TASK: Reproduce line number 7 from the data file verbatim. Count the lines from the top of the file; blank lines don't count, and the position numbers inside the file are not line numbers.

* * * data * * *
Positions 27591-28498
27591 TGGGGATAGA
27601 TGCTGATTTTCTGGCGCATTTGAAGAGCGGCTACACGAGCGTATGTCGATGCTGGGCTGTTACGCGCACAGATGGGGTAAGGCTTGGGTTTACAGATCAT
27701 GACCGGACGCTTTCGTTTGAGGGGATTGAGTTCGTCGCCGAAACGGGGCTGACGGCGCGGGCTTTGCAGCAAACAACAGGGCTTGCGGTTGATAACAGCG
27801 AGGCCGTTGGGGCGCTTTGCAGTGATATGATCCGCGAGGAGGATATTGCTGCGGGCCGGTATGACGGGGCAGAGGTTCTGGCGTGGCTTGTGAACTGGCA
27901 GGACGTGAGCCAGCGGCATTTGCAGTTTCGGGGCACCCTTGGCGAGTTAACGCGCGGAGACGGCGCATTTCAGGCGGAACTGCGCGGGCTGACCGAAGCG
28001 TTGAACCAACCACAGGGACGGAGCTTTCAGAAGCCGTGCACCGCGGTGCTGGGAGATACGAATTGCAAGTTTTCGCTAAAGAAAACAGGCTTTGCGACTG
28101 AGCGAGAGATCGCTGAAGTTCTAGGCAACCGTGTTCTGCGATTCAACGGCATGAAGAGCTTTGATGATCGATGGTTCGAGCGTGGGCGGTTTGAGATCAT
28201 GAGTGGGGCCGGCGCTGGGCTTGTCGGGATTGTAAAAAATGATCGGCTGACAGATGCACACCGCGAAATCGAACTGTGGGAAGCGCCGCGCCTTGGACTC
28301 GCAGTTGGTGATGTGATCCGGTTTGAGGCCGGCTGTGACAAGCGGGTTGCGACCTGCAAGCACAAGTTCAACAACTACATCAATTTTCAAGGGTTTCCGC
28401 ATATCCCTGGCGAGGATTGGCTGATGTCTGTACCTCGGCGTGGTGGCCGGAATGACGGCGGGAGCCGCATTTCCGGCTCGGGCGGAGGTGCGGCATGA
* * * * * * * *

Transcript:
28001 TTGAACCAACCACAGGGACGGAGCTTTCAGAAGCCGTGCACCGCGGTGCTGGGAGATACGAATTGCAAGTTTTCGCTAAAGAAAACAGGCTTTGCGACTG